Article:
Bellagio bandit gets 3 to 11 years for chip heist

The son of a former Las Vegas judge who wore a motorcycle helmet and brandished a gun as he carried out a Hollywood movie-style holdup of the posh Bellagio casino was sentenced Tuesday to at lea...

The son of a former Las Vegas judge who wore a motorcycle helmet and brandished a gun as he carried out a Hollywood movie-style holdup of the posh Bellagio casino was sentenced Tuesday to at least three years in prison.

Anthony Michael Carleo apologized at his sentencing for "all the chaos I've caused."

"I know my actions were reckless," Carleo said. "... I'm extremely sorry for everything I've done. I owe my mother and father an apology. I'm sorry, your honor."

Carleo's spree was captured by security cameras, which showed him wearing a helmet and carrying a handgun as he dashed out of the Bellagio resort on the Las Vegas Strip. Carrying $1.5 million in chips, Carleo pointed his gun at a valet before jumping on a motorcycle and speeding away before dawn on Dec. 14. No shots were fired.

The eye-popping denominations of the of Bellagio chips — many ranging from $10,000 to $25,000 each — drew intense media interest and comparisons to Hollywood movies like "Ocean's Eleven," even though Carleo's holdup was nowhere near as elaborate.

"To him, it was just a big joke," said prosecutor Chris Owens, who argued for a stiffer sentence.

Owens said that when Carleo was arrested, authorities discovered written plans by him to rob Caesars Palace, the iconic Sin City casino that sits just north of the Bellagio.

Judge Michelle Leavitt sentenced Carleo to at least 3 years in prison but no more than 11 years, unless he's paroled when he's first eligible in 2014. Leavitt also gave him credit for the nearly seven months he has served in jail.

The judge agreed to hold off deciding whether Carleo has to repay the chips, which have been largely recovered.

Carleo's attorney, William Terry, said ordering $1.5 million in restitution isn't appropriate because the chips are largely worthless since they weren't redeemed.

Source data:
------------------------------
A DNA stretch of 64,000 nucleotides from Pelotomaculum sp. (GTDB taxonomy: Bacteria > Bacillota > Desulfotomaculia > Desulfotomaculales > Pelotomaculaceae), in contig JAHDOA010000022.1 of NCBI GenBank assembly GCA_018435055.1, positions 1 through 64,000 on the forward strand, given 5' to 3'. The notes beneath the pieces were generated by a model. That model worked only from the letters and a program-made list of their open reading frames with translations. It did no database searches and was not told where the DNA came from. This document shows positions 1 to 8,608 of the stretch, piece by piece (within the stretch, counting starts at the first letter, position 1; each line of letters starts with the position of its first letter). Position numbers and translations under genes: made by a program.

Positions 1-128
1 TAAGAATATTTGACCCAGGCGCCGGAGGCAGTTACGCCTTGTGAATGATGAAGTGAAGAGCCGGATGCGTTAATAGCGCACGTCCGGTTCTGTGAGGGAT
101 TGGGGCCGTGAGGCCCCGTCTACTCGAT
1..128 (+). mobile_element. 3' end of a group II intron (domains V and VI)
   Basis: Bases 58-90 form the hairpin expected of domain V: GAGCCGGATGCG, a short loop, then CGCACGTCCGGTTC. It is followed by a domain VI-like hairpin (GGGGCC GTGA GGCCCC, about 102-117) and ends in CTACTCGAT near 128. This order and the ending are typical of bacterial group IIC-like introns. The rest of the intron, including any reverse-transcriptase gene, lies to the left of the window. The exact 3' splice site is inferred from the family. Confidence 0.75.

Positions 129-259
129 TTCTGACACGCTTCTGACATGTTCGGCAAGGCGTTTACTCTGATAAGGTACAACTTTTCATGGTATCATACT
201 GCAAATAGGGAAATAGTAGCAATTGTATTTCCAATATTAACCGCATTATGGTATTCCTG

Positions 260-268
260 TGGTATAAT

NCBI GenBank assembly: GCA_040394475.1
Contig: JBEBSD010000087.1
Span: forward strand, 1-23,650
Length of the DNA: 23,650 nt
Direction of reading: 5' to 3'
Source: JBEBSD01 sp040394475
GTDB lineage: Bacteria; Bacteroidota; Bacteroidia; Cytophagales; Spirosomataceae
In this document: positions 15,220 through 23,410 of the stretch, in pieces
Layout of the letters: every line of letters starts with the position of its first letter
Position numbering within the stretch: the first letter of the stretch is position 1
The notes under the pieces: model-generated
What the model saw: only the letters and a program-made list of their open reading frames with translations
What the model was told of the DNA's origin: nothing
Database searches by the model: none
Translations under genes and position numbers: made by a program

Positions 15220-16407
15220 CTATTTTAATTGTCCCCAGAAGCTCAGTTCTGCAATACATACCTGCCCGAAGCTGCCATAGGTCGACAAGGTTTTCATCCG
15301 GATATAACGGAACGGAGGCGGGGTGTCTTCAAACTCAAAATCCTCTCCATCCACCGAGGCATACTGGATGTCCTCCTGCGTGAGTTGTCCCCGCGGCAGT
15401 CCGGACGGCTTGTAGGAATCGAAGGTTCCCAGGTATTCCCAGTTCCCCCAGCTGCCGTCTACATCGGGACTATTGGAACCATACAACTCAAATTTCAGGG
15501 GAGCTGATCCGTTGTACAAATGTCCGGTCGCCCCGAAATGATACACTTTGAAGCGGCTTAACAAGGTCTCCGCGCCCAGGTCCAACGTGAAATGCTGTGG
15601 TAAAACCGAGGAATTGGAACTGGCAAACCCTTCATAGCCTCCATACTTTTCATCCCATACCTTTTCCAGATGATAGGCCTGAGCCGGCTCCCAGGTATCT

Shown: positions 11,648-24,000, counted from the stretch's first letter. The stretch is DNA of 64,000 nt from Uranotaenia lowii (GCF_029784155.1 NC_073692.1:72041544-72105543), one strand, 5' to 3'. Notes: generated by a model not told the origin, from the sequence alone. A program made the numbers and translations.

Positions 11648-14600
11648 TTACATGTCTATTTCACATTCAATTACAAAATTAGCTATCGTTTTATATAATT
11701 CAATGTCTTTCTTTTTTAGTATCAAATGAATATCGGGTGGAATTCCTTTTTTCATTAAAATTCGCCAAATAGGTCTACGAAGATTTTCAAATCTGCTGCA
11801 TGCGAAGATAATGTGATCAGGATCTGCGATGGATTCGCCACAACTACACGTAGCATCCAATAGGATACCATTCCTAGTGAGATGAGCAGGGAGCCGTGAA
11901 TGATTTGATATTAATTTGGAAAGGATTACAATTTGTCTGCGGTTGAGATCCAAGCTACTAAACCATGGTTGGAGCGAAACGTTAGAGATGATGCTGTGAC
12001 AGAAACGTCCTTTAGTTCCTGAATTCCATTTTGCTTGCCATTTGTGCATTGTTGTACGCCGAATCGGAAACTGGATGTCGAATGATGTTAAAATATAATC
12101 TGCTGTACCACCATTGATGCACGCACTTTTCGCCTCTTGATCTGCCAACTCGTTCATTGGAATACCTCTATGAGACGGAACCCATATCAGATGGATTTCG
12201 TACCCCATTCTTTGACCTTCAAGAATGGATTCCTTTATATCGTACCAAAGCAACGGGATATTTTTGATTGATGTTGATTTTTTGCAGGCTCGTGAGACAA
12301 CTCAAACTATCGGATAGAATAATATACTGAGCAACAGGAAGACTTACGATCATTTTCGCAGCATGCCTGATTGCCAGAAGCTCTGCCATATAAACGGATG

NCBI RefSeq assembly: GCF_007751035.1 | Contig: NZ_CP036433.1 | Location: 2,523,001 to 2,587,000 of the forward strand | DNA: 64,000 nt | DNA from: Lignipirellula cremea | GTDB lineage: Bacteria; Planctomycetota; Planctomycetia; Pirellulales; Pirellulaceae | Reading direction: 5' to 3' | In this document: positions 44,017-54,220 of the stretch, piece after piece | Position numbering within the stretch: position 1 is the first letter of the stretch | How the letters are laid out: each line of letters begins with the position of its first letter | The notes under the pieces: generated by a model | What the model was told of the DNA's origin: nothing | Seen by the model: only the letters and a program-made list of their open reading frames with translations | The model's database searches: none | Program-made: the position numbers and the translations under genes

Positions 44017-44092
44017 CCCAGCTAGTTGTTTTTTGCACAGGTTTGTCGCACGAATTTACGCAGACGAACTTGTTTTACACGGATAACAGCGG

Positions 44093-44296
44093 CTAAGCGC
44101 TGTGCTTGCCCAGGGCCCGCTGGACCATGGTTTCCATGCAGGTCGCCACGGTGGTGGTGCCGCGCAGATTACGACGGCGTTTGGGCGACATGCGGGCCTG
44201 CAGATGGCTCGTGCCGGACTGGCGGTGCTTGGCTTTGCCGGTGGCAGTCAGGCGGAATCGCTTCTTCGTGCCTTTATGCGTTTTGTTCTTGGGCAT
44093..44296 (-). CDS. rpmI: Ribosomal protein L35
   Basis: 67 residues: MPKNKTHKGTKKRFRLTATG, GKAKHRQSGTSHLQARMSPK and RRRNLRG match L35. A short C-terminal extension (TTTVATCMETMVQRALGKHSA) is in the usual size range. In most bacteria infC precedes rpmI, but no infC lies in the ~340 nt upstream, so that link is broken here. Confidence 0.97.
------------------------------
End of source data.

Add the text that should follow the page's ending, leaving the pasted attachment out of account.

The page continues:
"The great majority of the chips have already been recovered and/or they are worthless," Terry said after the hearing. "Certainly the Bellagio will never utilize or accept those chips again."

After the robbery, MGM Resorts International decided to remove the type of $25,000 chips stolen from circulation and replace them with another design. That forced Carleo to try to redeem them or pawn them off before they were truly worthless.

Carleo will be sentenced Thursday in another case — a Dec. 9 robbery at the Suncoast Hotel & Casino in northwest Las Vegas. That robbery netted nearly $19,000 in cash, and authorities have said it played out like a dress rehearsal for the Bellagio theft.

Carleo is the son of former Las Vegas Municipal Court Judge George Assad. Assad was ousted by voters in June from the bench seat he had held since 2002.

He hasn't commented about the case since issuing a public statement following Carleo's arrest Feb. 2 at the Bellagio. Police said Carleo was trying to sell several $25,000 chips to an undercover police officer.

Assad described himself and his family at the time as being "devastated and heartbroken." He added that as a prosecutor and a judge, "I have always felt people who break the law need to be held accountable."

Carleo's arrest report described a monthlong binge after the robbery of gambling and drugs, in which Carleo lost $105,000 gambling at the scene of the crime, including $72,000 on New Year's Eve. He spent a week in January living at the Bellagio for free as a high roller, but eventually became desperate for cash and began telling more players in the casino's poker room that he committed the robbery and had uncashed chips. He also solicited potential customers on a popular Web forum for poker players, sending one recreational player a picture of two $25,000 chips dated and signed "Biker Bandit."

"Cranberries are good for the liver!" reads the postscript in the note on one of the pictures. "Cranberries" is a nickname given to the $25,000 chips by gamblers because of their color.

On Tuesday, Terry said Carleo became addicted to painkillers while recovering from a knee injury, then spiraled downward.

"He described it as almost being in a daze," Carleo said.

___

Oskar Garcia can be reached at http://twitter.com/oskargarcia .

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